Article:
HOW TO LISTEN WITHOUT GETTING DEFENSIVE IN RELATIONSHIP CONFLICT
Understanding your partner requires the capacity to listen. Really listen. Couples are advised to hear each other’s complaints without feeling attacked, and as great as this sounds, it’s often unrealistic.
When something you said (or didn’t say) hurts your partner’s feelings, there’s a strong impulse to interrupt with, “That wasn’t my intention. You’re misunderstanding me,” even before your partner is done talking.
Unfortunately, when the listener reacts to what the speaker is saying before the speaker gets the chance to fully explain themselves, both partners are left feeling misunderstood.
THE LITTLE THINGS THAT WILL MAKE OR BREAK YOUR RELATIONSHIP
He comes home from work exhausted again. After yet another frustrating meeting that could have been covered in an email, a tense conversation with a co-worker about the state of the break room refrigerator, and predictably awful traffic on the way home, he crashes onto the living room sofa, lets out a deep breath, and turns on his favorite show. All he wants to do is decompress in silence.
As if on cue, he hears the back door open. His wife is home — and somehow she’s more chipper than ever. As she enters the room and removes her coat, she takes a moment to pause at the front window, saying, “What beautiful weather — it’s just lovely today.”
What should he do next? The answer may matter more than you think.
THREE DAILY RITUALS THAT STOP SPOUSES FROM TAKING EACH OTHER FOR GRANTED
When my wife and I got married, more than twelve years ago now, we were convinced that we would have a happy life together. Our courtship was exciting, and our wedding day was a dream. Little did we know that a switch flipped in both of our heads on the day we said “I do.” Indeed, the very next day—the first full day of our married life—my wife and I would begin taking each other for granted.
It’s only in looking back that I can understand what happened early in our marriage. At the time, the change was so gradual that we didn’t even notice it.
Before our wedding day, our focus was each other, having fun, and building our love. After our wedding day, our focus began to shift. Without realizing it, I viewed our wedding day as the finish line in the courtship race, and I had won the prize: my wife’s love.
HOW TO REPAIR THE LITTLE THINGS SO THEY DON’T BECOME BIG THINGS
All couples argue. Happy couples argue well. They have strategies for dealing with their inevitable disagreements, and they process their feelings so they don’t bottle up.
We know from Dr. Gottman’s research that both partners in a relationship are emotionally available only 9% of the time. This leaves 91% of our relationship ripe for miscommunication.
The difference between happy couples and unhappy couples is not that happy couples don’t make mistakes. We all hurt our partner’s feelings. The difference is that happy couples repair, and they do so early and often.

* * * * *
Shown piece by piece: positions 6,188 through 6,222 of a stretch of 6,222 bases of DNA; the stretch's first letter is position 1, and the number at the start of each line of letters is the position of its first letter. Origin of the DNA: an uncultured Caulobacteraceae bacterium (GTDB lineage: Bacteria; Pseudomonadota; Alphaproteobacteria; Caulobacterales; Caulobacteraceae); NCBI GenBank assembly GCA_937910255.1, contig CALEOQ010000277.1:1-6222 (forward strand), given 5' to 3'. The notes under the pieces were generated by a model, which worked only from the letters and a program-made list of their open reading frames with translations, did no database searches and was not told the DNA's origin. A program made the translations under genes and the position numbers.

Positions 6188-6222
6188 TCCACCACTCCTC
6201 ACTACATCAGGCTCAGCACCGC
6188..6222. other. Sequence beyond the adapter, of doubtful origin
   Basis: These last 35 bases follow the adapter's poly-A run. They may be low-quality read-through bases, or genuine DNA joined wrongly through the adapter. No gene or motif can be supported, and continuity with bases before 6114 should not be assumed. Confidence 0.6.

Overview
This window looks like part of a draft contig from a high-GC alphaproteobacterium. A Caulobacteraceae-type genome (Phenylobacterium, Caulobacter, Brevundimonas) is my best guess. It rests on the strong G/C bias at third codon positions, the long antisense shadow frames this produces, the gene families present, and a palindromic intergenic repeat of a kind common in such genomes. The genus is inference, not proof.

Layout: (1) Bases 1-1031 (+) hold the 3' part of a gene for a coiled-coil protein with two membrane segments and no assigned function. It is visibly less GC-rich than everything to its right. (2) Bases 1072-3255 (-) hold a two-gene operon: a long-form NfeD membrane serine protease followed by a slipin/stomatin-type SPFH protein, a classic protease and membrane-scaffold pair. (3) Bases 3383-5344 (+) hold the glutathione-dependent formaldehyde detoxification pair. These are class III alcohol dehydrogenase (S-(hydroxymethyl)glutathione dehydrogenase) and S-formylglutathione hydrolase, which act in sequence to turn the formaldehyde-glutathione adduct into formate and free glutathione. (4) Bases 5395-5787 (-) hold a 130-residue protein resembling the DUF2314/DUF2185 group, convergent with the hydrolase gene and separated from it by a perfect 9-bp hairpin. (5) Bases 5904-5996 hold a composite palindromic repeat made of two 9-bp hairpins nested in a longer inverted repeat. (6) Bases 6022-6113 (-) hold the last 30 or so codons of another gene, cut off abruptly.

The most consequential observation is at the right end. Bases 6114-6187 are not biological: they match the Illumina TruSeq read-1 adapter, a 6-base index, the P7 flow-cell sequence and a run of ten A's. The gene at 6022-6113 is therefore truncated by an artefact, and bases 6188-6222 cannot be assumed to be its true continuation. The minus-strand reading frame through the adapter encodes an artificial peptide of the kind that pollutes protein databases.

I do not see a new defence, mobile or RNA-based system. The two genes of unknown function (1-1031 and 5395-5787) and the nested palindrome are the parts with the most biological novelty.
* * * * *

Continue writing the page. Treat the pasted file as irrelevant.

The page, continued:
A FATHER’S LOVE: IT’S COMPLICATED, AND QUITE SIMPLE
“Daddy, is there going to be music for us to dance to, or did you just trick me into coming to a party?”
It’s our first Daddy-Daughter Dance. In the corner of the gymnasium, one particularly stressed-out father is fidgeting desperately with an iPhone and the big speaker to which it’s attached. The speaker remains silent.
Meanwhile, the rest of us dads stand in a ring around the gymnasium. We’d prepared ourselves for the awkwardness of dancing in front of other men, but it turns out talking to each other is just as awkward. While we pretend to be comfortable in our own skin, our daughters are turning the gym into a beehive of little girls and pink, popping balloons. Caitlin is right—it doesn’t look like a dance; it looks like a party. On meth.
THE 3 REASONS YOU SHOULD NOT TRY TO MAKE ANYONE HAPPY
We are shoveling mulch like our lives depend upon it.
My three kids are loading wheelbarrow after wheelbarrow, and I’m hauling and dumping and spreading and sweating. Eventually, my nine-year-old son Quinn asks a completely reasonable question. “Why are we going so fast?” I tell him I want the flower beds to look beautiful when his mom gets home. To which he responds with another totally reasonable question: “Because you are trying make her happy?”
The word “exactly” is on the tip of my tongue. But then I bite my tongue.
THE REAL REASON BACK-TO-SCHOOL MAKES US SO EMOTIONAL
The summer is fading—and the sun is rising—as I drive my son to his summer job.
At thirteen-years-old, Aidan has spent his summer riding a bus into the cornfields, along with other teenagers, walking row after row of corn, and pulling the tassel from each stalk, so the rows can pollinate each other. As we cross a river, he looks to the west, where the night is slowly giving way to day. He says it’s beautiful how you can see the layers of night disappearing in the sky. We talk about how, even farther west, there are people still sleeping in the dark, unaware of the passage of time.
This image haunts me.